The new policy aims to level competition between online platforms and traditional brick and mortar import stores, and it is in no way to be seen as a protectionist measure used by the Chinese government. On the contrary, it demonstrates the maturity of the Chinese model and chinese market more oriented on creating good way for quality products with good structured system, more and more open to the world, that the government updates to make it more efficient and well controlled as part of international business environment with awareness of leading role.


The move also comes as China is stepping up efforts to boost domestic consumption, especially for quality, high-end items. The government said last month it will open 19 new duty-free shops across the country to meet consumer’s growing appetite for high-quality overseas products.

The recent speech of Xi Jinping at the opening of XIX Congress of the Communist Party of China is quite clear on this point: “No country can retreat to their own island, we live in a shared world and face a shared destiny,” he said alluding to the choices of Trump administration.

The Chinese government frequently make use of pilot or experimental legislation. Once a new policy has been tested and evaluated then it is simply corrected. The parcel tax is no exception: it will no more benefits certain goods, but trade in FTZ will continue to be facilitated. The Cross-border E-commerce Retail Import Commodity List is a demonstration: it can be defined as a White List containing a vast number of goods that will be free from submission of license to the customs, the inspection and quarantine supervision. This will shorten delivery time.

The introduction of a clearer and more certain tax rate structure will be helpful in removing one of the major obstacles impairing long term development of the industry, and large enterprises previously holding back due to the immature and unsustainable tax system can now make medium and long term decisions in relation to development of an e-commerce business in China.

This is an optimal time for enterprises with the goal of engaging in cross-border e-commerce trade to begin market research and specific planning.

Companies desiring to invest in China should look very closely at the new opportunities offered by Chinese Model, because the Asian country is no longer merely the place where to invest in low-cost labour: according to a 2016 Euromonitor International research Chinese labour costs in manufacturing are now almost equal to those of Portuguese ad Greek workers (who are considered among the least salaried in Europe). The Pudong Innovation Research Institute of Shanghai has confirmed the analysis, certifying in 2016 an increase of 9% in labour cost. The increase is stronger in centre-western provinces where salaries are still lower in respect of the rest of the country, while cities like Beijing and Shanghai register a 10% rise.

FTA as tool for EU to strengthen cooperation with Asia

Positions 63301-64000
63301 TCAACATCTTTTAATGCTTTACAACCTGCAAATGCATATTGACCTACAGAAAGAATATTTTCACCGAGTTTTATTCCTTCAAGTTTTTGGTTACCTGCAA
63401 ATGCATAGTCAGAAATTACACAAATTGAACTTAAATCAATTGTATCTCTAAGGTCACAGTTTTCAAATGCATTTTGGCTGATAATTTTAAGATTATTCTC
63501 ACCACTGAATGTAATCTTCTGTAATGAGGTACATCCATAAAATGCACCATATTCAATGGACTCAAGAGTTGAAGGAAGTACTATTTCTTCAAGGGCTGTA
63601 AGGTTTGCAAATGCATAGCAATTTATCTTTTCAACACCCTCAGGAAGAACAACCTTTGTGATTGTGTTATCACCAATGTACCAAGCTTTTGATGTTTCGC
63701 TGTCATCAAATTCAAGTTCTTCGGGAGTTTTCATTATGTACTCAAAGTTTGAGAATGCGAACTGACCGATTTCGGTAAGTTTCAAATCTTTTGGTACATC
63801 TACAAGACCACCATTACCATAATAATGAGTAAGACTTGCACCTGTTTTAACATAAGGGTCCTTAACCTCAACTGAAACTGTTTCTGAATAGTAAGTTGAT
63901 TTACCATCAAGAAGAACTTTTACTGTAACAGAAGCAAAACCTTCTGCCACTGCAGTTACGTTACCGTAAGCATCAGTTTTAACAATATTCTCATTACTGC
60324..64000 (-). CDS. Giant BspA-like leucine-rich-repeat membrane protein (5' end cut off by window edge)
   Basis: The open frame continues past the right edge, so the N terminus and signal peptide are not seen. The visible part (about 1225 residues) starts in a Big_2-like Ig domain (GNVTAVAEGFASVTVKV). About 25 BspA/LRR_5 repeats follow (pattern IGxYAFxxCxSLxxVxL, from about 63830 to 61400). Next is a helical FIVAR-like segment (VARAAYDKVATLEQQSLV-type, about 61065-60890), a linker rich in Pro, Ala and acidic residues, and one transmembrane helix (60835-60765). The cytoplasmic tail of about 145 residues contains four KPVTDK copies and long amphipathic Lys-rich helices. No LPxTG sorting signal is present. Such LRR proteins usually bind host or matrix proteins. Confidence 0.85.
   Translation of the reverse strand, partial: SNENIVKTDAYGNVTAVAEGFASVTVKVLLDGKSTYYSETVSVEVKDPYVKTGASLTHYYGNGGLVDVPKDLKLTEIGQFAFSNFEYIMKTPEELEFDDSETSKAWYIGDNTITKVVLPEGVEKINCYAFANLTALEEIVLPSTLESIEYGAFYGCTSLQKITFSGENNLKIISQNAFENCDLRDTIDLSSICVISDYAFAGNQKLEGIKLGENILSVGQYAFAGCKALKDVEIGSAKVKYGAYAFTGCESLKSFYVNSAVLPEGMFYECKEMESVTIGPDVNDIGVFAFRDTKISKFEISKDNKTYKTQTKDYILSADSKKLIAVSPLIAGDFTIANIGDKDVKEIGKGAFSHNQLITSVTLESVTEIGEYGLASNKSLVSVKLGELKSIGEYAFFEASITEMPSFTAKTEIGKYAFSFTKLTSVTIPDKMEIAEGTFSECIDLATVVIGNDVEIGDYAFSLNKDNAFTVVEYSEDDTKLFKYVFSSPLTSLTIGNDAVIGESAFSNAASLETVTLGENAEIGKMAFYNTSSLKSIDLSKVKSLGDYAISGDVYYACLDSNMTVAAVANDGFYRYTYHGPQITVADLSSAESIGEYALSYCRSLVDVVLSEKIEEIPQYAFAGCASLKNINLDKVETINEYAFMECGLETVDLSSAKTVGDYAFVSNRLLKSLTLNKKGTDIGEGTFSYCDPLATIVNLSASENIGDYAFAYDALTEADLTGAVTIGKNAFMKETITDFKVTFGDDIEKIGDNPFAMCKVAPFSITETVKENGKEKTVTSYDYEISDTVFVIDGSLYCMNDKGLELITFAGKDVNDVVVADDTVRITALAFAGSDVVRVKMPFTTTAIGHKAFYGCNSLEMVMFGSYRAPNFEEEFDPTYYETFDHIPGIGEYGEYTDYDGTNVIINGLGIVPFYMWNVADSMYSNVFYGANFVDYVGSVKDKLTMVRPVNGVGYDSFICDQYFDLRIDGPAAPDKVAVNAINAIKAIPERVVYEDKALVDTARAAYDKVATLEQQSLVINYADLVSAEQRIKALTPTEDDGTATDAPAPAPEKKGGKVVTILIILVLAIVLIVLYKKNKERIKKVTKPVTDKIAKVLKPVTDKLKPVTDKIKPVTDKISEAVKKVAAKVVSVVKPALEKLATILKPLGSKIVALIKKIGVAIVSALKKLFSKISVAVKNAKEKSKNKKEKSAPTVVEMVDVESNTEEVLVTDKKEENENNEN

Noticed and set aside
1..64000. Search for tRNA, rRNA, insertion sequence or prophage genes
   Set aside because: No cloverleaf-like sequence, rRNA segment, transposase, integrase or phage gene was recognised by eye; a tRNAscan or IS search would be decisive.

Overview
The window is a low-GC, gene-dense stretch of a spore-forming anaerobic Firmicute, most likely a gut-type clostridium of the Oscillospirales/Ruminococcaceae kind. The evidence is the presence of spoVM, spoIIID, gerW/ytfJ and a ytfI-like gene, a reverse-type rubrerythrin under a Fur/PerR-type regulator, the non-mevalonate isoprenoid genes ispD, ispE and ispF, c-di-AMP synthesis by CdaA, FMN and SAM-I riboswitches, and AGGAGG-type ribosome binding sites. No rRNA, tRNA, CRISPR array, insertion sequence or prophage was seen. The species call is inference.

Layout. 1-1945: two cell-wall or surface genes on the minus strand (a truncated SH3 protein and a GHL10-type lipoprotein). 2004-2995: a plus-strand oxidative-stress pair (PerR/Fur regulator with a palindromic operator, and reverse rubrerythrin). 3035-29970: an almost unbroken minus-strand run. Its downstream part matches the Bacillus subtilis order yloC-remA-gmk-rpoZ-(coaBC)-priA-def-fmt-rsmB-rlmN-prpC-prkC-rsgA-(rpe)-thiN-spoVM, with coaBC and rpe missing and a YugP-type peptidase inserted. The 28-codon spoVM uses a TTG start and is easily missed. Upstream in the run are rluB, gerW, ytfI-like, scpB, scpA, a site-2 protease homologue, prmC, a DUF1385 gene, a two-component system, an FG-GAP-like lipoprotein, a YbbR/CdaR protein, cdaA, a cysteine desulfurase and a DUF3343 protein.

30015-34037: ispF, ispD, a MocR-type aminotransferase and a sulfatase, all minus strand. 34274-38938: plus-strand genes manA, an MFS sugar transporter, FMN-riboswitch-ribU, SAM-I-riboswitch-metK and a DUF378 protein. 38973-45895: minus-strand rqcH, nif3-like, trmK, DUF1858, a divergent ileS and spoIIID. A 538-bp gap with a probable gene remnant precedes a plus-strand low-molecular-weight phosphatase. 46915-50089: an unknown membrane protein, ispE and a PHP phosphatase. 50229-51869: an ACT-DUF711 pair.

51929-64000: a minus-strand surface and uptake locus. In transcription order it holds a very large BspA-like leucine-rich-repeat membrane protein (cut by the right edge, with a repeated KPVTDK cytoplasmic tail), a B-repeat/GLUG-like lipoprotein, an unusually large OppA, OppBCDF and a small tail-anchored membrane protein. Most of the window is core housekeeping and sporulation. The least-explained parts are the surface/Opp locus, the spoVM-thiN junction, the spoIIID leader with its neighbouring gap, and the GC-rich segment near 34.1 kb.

Free trade agreements (FTA) are international treaties that two or more State negotiate in order to strengthen their commercial relations, making export easier and cheaper.

These agreements are important because even if a very huge number of Countries is today member of WTO (World Trade Organization) and so subject to its regulations, there are still means and ways to protect market form foreign imports. We talk about tariffs as well as non-tariff barriers, e.g. standard regulations and quantitative restrictions (quotas).

With a FTA States can eliminate or reduce barriers to trade between them: this gives companies an easier access to a new market and the opportunity to reduce export costs.

FTA and the European Union

Articles 207 and 218 of the Treaty on the Functioning of the European Union (TFEU) give European institutions competence on dealing with international commerce and so FTA. Member States cannot conclude such agreements by their own.

The procedure to approve a FTA may require much time, for negotiations are not easy to carry and the institutional passages in order to conclude a similar treaty are not few. Nevertheless, as we’ll see later, companies that hope to benefit with these agreements need not to wait too much, as the Council may ask for a provisional entry into force.

Let us have a closer look at this procedure. The initiative to start a negotiation is in the hands of the Council, the institution representing the national governments. They authorize the Commission to meet the third party following precise guidelines.

The negotiations are held behind closed doors; however, the Commission must report the European Parliament and the Council on their status and respect directions of the letter.

Once agreement has been reached on a text, it is translated in all the official languages of the European Union. The Council then approves it. Here technical and linguistic changes are possible.

The Council may now decide to let the agreement entry into force provisionally. Before we go on, first we need to clarify the nature of FTAs: according to the provision in them, we speak of EU-only or mixed FTAs. The formers contain regulations in matters where the EU has exclusive competence, while the letters concern also concurrent legislation. EU-only provisions alone can entry into force provisionally (that’s what happened with CETA).

In order to make the entry into force final and complete, the European Parliament (and in case of the ratification of a mixed FTA, also all the national parliaments) must give its consent.

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Opportunities for Europe and its partners

After the 2016 US presidential elections and the protectionist positions of the new administration, global trading is rapidly changing. In January 2017 Donald Trump announced the US withdrawal of TPP, the ambitious agreement aiming to create a very strong commercial cooperation between the United States, Canada, Japan, ASEAN and other Pacific Countries (Mexico, New Zealand, Australia, Chile, Peru, Colombia).

The Transpacific Partnership may never entry into force: without its most important member, the agreement as it has been concluded does not fit the others partners. Japan has additionally declared it is not interested in a modified version of the treaty. “it would be meaningless” said PM Shinzo Abe.

TPP failure may nonetheless become an opportunity for Europe. On one hand, Asian Countries like Vietnam and Japan are particularly interested in finding a new important economic partner; on the other hand, the EU may use FTAs as a tool to strengthen cooperation with Asia also in non-economical fields, in competition with China, that works to maintain its dominance in the area.

Hanoi is currently negotiating a FTA with the European Countries. Reaching an agreement is difficult because of human rights situation in Vietnam, but the country needs a new economic partner: European market is an excellent alternative to China, with whom commercial relation are quite unfair for Vietnam. That’s a perfect example where the EU could use FTAs as a political instrument.

Something similar can be said for Japan. In this case Europeans aim to have access to a market where its high-quality products are very appreciated. The EU-Japan FTA is in an advanced state of negotiation, and by the end of the year a text may be agreed.